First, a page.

National Vaccination Day

 The National Vaccination Day, also called the National Immunization Day, is celebrated every year on March 16 to convey the importance of vaccination to the entire nation. The day was first observed in the year 1995, the year on which India started Pulse Polio Programme. This year, the National Vaccination Day is important as the country has started its biggest Covid-19 immunization programme early this year and has already crossed the 30 million mark.

According to the World Health Organization, immunization is a ‘health and development success story. It is the process through which an individual’s immune system becomes fortified against foreign harm causing agent.


The vaccines train a person’s immune system to create antibodies. The vaccines are killed or weakened form of germs like viruses or bacteria that cannot cause disease but make antibodies that will safeguard the body when an active and strong form of the disease attacks the body.


The National Vaccination day started with the aim of curbing Polio plaguing the world. The day was observed to better awareness about the disease and how it can be eradicated from the planet. About 172 million children are immunized during each National Immunization Day, said the website of the National Health Programme.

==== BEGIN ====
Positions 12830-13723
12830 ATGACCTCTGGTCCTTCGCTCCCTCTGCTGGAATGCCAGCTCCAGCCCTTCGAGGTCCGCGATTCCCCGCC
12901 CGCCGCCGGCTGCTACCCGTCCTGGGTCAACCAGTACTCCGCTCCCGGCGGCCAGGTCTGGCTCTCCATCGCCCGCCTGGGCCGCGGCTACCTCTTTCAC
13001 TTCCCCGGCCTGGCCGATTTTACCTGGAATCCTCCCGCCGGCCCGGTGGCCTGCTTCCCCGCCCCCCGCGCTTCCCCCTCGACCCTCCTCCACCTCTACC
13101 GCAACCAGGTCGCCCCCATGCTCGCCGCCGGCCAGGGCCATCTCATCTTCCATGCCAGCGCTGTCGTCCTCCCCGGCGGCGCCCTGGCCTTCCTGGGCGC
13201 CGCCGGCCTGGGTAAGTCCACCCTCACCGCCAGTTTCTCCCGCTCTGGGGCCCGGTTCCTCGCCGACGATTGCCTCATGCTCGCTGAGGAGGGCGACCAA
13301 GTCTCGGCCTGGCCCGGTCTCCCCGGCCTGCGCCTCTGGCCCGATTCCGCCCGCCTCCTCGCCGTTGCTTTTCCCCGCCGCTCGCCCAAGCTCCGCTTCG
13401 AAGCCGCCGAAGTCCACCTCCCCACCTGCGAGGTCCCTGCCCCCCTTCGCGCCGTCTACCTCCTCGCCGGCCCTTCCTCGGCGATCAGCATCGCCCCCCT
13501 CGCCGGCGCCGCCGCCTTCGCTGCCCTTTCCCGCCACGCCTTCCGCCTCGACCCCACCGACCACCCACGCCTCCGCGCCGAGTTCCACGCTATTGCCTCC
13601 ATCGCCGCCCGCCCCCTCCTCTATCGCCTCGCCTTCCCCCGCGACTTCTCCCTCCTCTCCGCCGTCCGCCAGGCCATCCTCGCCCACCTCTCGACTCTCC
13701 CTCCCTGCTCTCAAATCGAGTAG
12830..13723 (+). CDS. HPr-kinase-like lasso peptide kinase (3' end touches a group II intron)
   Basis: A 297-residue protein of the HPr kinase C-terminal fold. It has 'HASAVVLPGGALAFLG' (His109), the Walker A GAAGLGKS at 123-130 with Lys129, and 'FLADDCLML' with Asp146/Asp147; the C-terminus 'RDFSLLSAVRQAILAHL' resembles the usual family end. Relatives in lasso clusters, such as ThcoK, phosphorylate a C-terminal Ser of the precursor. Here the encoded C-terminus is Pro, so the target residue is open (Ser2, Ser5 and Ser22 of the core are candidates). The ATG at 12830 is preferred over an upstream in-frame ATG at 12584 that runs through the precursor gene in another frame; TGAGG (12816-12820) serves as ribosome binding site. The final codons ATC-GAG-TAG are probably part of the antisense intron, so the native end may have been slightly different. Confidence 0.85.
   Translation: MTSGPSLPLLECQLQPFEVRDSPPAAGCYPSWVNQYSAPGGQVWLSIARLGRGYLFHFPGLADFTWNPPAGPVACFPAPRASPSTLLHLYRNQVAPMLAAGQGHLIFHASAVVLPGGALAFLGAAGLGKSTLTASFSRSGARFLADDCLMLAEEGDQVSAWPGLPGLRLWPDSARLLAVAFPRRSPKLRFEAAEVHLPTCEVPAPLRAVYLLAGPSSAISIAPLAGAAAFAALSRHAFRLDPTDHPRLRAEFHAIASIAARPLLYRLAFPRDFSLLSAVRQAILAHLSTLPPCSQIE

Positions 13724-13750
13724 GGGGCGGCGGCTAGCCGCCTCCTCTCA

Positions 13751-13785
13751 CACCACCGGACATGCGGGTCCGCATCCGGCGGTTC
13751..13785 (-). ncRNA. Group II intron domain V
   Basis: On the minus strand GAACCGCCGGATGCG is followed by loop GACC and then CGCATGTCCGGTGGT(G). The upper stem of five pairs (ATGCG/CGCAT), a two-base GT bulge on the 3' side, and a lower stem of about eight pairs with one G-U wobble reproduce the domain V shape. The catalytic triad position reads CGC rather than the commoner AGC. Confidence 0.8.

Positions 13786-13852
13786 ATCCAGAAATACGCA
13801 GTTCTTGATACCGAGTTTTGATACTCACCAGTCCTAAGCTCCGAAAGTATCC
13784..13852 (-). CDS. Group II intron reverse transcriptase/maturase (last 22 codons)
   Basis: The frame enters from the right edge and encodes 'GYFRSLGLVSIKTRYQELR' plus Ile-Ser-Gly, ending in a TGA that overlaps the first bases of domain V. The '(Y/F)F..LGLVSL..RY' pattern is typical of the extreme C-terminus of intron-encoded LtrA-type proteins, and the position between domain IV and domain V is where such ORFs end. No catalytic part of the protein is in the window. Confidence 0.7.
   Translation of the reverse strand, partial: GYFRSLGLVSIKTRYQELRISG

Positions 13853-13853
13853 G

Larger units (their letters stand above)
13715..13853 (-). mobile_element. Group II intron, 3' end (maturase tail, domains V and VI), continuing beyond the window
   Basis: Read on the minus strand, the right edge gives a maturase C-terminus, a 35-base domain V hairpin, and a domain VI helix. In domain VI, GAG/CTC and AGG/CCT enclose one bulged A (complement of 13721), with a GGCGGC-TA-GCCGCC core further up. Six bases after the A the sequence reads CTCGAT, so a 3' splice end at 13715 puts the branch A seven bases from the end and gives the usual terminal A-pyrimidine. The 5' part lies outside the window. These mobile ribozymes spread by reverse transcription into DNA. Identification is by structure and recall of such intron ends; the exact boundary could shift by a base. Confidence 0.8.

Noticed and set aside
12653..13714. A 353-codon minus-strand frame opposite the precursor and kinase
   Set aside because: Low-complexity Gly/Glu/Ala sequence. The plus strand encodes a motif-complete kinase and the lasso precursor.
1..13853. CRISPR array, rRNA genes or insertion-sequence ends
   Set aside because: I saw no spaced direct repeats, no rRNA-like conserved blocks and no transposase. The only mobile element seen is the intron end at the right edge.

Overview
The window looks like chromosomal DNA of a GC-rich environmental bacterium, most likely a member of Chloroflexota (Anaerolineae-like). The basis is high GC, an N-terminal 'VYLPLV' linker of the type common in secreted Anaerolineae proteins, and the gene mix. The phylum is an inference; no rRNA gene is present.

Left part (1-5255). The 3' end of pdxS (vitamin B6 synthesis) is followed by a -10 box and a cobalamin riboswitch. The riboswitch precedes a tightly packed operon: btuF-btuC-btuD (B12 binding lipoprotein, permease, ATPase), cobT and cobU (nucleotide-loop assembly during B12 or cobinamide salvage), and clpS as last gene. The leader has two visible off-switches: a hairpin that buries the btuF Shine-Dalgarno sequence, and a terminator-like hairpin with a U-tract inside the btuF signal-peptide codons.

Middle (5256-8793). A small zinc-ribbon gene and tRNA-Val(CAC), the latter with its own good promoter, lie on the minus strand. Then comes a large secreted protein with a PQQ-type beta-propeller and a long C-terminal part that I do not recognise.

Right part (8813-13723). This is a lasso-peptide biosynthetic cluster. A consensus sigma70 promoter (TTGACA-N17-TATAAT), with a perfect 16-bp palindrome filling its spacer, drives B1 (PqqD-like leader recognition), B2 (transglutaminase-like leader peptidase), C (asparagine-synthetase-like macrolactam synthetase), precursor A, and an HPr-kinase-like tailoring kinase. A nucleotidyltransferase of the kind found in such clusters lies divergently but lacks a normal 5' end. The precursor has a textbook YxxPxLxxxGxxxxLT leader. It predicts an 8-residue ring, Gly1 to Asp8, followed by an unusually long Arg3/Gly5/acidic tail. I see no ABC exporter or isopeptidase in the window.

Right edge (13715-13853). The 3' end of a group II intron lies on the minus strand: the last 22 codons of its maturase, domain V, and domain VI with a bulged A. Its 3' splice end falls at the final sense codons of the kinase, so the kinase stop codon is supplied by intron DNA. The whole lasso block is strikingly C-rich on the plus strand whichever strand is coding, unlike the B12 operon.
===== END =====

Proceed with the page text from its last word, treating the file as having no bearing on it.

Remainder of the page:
Under the Pulse Polio Programme, two drops of the oral vaccine were given to all children younger than five years of age. The programme worked effectively as on 27 March 2014, India was certified as a polio-free country along with 11 other countries of the South-East Asia Region of the World Health Organisation (WHO). These countries were Bangladesh, Bhutan, Indonesia, Maldives, Myanmar, Democratic People’s Republic of Korea, Nepal, Sri Lanka, Timor-Leste, and Thailand. In India, the last case of polio patients was reported on 13 January 2011. Since then, vaccine has become an important preventive mechanism for difficult diseases like Tetanus, TB, DPT, Measles, Rotavirus, Mumps, etc. and even the coronavirus.